Sustainable solutions

Employ critical and reasoning skills to research tech companies and determine true commitment to sustainability and green energy from greenwashing.

Activity Image
45 mins
Thought starter


Explore how tech companies are setting commitments and goals to use green energy and reduce their environmental impacts. Using critical thinking skills, your students will research a tech company to ascertain whether the company has a true commitment to sustainability or is greenwashing.


What you'll need

  1. As a result of our technology explosion, large data centres are storing, processing, and disseminating data and applications, using vast amounts of energy and contributing to the climate crisis.
  2. Start with a discussion about hidden energy and how our technology comes with a much larger energy footprint than the energy required to charge our devices, and/or do the activity “What is hidden energy”. Review that significant energy, often sourced by fossil fuels, is used to move and store data impacting the environment and contributing to the climate crisis.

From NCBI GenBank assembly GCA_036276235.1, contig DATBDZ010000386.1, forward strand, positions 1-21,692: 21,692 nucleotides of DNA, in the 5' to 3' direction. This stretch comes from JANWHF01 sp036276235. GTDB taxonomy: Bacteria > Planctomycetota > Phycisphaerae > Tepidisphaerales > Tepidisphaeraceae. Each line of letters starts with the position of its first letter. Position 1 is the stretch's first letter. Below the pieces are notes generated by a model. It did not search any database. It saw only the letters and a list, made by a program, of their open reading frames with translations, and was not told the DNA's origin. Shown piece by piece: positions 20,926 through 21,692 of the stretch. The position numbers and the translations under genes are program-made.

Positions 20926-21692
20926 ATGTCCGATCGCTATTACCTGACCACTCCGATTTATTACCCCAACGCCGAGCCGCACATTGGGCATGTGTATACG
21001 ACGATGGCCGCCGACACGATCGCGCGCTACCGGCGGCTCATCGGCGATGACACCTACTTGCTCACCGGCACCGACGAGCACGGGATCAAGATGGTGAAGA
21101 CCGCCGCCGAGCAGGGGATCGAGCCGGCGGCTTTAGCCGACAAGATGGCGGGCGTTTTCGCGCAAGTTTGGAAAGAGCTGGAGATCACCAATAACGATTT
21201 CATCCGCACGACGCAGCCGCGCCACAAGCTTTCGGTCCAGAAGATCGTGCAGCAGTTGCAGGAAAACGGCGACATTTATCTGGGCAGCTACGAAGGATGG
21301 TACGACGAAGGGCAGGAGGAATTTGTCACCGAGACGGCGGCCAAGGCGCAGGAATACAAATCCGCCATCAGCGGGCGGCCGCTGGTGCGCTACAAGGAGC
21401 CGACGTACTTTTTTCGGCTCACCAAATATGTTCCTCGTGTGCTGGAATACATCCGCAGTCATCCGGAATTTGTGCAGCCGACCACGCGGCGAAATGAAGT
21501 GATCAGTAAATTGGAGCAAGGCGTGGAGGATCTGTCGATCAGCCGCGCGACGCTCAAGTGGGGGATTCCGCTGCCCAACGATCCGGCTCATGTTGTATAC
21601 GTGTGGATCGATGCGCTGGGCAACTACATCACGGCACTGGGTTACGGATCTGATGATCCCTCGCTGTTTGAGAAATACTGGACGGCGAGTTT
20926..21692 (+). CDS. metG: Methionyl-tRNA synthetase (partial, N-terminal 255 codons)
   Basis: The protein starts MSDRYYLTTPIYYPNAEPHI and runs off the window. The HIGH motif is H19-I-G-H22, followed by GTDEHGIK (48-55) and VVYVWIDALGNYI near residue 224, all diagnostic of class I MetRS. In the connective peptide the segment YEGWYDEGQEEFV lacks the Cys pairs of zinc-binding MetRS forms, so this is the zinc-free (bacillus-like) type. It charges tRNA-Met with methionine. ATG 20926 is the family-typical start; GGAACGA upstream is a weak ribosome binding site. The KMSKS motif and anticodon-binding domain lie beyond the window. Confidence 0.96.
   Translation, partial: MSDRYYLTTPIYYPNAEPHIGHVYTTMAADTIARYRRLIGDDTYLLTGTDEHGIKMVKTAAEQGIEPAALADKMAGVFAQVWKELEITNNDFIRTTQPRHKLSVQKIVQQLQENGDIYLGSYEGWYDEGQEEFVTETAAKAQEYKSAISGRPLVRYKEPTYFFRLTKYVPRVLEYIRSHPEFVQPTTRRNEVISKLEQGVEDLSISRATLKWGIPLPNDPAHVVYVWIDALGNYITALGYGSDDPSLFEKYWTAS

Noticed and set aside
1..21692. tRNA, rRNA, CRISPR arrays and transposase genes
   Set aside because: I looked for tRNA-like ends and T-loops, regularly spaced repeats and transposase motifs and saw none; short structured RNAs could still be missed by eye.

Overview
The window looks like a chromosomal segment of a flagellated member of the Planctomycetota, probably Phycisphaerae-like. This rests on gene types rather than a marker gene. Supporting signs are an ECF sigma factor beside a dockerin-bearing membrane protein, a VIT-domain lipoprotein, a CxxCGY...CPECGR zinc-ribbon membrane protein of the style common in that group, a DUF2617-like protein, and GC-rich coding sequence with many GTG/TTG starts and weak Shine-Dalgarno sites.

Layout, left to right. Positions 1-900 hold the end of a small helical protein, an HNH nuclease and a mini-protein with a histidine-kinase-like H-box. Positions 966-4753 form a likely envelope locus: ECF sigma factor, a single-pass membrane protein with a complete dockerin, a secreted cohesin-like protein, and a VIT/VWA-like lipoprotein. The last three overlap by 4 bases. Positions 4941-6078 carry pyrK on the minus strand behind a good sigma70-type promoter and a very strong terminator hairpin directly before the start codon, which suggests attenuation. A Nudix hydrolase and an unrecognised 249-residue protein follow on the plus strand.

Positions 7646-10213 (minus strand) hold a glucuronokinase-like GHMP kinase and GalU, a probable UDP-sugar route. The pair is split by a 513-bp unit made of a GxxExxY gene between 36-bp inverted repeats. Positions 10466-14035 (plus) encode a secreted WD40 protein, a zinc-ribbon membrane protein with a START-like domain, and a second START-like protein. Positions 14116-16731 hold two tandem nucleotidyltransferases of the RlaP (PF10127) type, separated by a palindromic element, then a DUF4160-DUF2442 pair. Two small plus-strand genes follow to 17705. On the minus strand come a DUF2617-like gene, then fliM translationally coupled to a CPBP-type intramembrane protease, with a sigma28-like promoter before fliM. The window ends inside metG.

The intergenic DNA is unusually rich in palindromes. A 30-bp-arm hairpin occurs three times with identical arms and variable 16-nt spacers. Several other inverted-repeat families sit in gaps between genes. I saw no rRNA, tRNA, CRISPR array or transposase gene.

3. Invite students to share their opinion on how these large companies operating and managing data can reduce their environmental impact. Consider solutions like switching to renewable energy, implementing innovative cooling systems, and locating data centres in cold climates to reduce cooling loads. 
  4. Have students consider the power we have as consumers to influence companies to adopt sustainable practices and strategies. 
  5. Ask students if they have noticed that many tech companies are making sustainability claims and promises to transform business operations to respond to the climate emergency. Share with students the sustainability commitments on the websites of a few large tech companies: Google states that in 2020 they are committed to run their data centres and campuses on 24/7 carbon-free energy by 2030, Amazon web services states they are on a path to powering their operations with 100% renewable energy by 2025, and Microsoft states they have been carbon neutral across the world since 2012 and commits to being carbon negative by 2030.